When we began to collect funds for the building of the new church it was decided to establish an additional fund called the Memorial Building Fund to which contributions could be made honoring loved ones and friends of the church. While the purpose of this fund is general, its creation affords an opportunity to leave a memorial gift to the church building fund in the name of a relative or friend of the family. This additional fund has helped greatly in meeting the financial need for the new edifice and will be especially meaningful because it represents former members and friends of this parish. Throughout the future, until our present edifice is paid for, we will continue the Memorial Building Fund and invite our members and friends to participate by their support.

We are indeed very appreciative of the host of people who have given to these funds of the church and have so honored those who serve the church in former times.

NOTE: The names of persons giving gifts and the names of persons whom their gifts honored have not been mentioned in this article because in a booklet this size there would not be space to include them all. They may be found in our Book of Memorials.

Chronology

C. 1788 -- Itinerant Methodist preacher on Court House site, corner Main and Bridge Streets.

1806 -- Catskill became a regular preaching place.

1806-19 -- Dr. Thomas Barrett active as Local Preacher; services in home, Episcopal and Court House (Masonic Temple)

1823-24 -- Methodist Society acquired Catskill Academy property, Thompson Street; first Methodist edifice erected.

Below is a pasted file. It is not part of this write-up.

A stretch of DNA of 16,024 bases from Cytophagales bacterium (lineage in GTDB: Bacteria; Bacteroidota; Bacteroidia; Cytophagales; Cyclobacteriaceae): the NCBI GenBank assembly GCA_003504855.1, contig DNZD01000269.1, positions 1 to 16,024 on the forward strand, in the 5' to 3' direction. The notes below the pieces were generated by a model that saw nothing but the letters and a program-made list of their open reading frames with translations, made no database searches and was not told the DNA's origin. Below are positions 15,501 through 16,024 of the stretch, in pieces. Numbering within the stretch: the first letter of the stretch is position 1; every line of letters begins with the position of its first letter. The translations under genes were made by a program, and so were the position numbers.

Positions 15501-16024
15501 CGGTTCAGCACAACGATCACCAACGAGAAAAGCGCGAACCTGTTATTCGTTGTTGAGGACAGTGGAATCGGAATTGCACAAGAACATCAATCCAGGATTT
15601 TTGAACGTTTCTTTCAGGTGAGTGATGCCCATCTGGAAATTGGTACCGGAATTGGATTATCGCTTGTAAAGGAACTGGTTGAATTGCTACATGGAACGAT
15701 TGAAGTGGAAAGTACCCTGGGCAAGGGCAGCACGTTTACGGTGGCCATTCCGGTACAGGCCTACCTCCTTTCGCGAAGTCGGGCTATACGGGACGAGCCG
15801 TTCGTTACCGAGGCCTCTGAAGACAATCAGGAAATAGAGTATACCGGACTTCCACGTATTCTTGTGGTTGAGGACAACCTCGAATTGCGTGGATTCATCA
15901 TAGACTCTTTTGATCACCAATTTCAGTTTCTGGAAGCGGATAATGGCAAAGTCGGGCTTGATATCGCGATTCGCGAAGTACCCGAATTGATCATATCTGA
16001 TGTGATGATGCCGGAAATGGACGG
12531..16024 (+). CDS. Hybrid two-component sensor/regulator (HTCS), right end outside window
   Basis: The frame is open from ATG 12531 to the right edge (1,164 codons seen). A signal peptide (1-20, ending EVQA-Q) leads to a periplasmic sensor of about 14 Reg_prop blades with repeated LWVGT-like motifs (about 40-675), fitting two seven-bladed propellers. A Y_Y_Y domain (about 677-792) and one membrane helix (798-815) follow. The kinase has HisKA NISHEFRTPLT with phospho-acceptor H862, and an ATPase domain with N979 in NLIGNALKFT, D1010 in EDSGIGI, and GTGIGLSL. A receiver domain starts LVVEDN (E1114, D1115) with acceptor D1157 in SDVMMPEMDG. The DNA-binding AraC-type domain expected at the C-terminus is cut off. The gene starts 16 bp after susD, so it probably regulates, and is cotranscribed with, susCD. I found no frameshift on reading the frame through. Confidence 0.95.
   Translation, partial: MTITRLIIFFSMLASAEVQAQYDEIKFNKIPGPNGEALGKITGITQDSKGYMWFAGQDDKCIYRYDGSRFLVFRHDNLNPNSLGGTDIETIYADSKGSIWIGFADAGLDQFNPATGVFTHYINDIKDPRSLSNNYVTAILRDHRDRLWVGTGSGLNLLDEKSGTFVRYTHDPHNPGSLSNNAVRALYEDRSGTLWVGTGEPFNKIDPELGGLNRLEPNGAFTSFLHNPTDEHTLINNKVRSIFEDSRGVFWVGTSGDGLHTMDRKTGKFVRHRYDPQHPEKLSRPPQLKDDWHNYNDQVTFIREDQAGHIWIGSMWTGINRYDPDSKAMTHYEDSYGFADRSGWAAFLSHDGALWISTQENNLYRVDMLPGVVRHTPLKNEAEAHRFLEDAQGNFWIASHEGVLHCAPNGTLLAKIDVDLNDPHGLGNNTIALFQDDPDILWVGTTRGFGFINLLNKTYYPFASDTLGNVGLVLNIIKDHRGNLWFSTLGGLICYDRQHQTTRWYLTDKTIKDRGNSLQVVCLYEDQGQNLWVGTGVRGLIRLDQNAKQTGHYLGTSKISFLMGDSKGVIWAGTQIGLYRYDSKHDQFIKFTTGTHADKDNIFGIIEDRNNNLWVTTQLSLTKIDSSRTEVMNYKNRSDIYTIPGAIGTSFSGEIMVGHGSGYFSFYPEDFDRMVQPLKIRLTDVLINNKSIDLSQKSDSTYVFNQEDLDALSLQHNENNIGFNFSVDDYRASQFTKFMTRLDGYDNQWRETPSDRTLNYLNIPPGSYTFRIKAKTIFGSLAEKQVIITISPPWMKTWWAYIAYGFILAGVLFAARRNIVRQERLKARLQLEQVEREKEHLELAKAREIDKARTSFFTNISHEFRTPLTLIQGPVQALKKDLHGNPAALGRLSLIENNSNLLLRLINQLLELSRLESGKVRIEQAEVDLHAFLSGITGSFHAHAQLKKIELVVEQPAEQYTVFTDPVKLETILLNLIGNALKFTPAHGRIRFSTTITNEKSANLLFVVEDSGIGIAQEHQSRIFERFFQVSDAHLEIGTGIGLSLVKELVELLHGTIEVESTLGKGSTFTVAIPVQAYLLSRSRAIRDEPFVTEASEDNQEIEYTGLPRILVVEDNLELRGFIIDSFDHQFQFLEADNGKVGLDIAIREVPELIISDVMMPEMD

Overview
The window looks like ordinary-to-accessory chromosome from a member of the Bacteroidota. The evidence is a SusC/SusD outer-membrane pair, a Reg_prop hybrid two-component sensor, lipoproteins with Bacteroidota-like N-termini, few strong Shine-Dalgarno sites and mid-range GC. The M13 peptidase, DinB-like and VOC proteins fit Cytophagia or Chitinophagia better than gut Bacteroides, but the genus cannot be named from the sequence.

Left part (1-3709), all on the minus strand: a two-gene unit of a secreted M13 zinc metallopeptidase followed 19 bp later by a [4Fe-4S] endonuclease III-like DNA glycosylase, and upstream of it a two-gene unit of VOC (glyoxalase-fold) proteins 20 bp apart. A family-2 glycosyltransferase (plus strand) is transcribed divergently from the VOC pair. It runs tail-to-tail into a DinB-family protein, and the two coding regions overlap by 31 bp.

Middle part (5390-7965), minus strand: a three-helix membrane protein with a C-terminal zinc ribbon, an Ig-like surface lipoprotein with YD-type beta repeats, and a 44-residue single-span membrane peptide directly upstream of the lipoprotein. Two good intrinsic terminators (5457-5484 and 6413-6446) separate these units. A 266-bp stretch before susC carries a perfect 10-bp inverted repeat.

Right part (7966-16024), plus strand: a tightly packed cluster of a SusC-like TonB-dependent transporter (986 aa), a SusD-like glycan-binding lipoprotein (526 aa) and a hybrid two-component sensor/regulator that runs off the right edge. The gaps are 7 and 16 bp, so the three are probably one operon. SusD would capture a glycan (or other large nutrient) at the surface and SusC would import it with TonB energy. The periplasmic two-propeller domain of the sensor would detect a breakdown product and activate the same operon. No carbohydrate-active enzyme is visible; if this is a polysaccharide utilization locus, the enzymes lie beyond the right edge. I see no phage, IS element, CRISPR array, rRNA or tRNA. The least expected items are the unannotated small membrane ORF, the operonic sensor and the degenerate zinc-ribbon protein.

1839 -- Centennial of Methodism; local church debt paid off

C. 1840 -- Sunday School established

1864 -- Second edifice and lecture room built, upper Main street; Catskill became single charge with resident minister.

1883-84 -- Major improvements to edifice, pipe organ installed; new lecture room built.

1897 -- New parsonage built at 75 Summit Avenue

1902 -- Roof and attic of parsonage burned; early records lost

1930 -- Extensive church renovation; new pipe organ

1936 -- Junior Choir organized.

1939 -- Methodist Episcopal Church united with several other branches of Methodism to form The Methodist Church.

1945 -- Exterior and interior improvement and redecoration of church and lectureroom; Sebbins Memorial Carillon

1947 -- Woodland Avenue parsonage acquired

1959 -- Day property opposite parsonage purchased for church site.

1963 -- First Building Fund campaign for $50,000 oversubscribed to $63,000

1966 -- Groundbreaking ceremonies, June 12.

1968 -- Union of Evangelical United Brethren and The Methodist Church created new denominations, The United Methodist Church.

1969 -- June 1, first service in new Fellowship Hall

1970 -- December 20, first service in new sanctuary.

1971 -- April 18, new church consecrated by Bishop Lloyd C. Wicke; reception and open house.

Roll of Ministers


For more than forty years of its early history, this church, then the Catskill Methodist Episcopal Church, was a preaching place on changing circuits. It became a charge with resident minister only after completion and occupancy of the new edifice on Main Street in 1864. The roll of those who have served this church over the long span of more than a hundred years number twenty-seven and of those the Reverend Lloyd B. Gilmour is now in the nineteenth year of his pastorate, Ministers and dates of appointment are:

1864 Sanford I. Ferguson 
1867 Z. N. Lewis 
1870 J. Millard 
1873 George Clarke
1876 Thomas Lamont
1879 J. K. Wardle 
1882 Edmund Lewis 
1885 Alfred Coons 
1888 Angelow Ostrander 
1891 David McCartney 
1894 Charles A. Holla 
1897 Richard E. Bell 
1900 Edmund L. Hoffecker 
1901 Frank Beale
1904 Robert Knapp 
1908 Clark Wright 
1910 H. Y., Murkland 
1913 J. Wilbur Tetley 
1915 George W. Downs
1917 A. George Feare
1922 Alfred M. Wilkins
1924 Grant E. Robinson
1928 Charles E. Rignall
1933 Robert L. Ross
1935 Lee H. Ball
1937 Orson O. Rice
1952 Lloyd B. Gilmour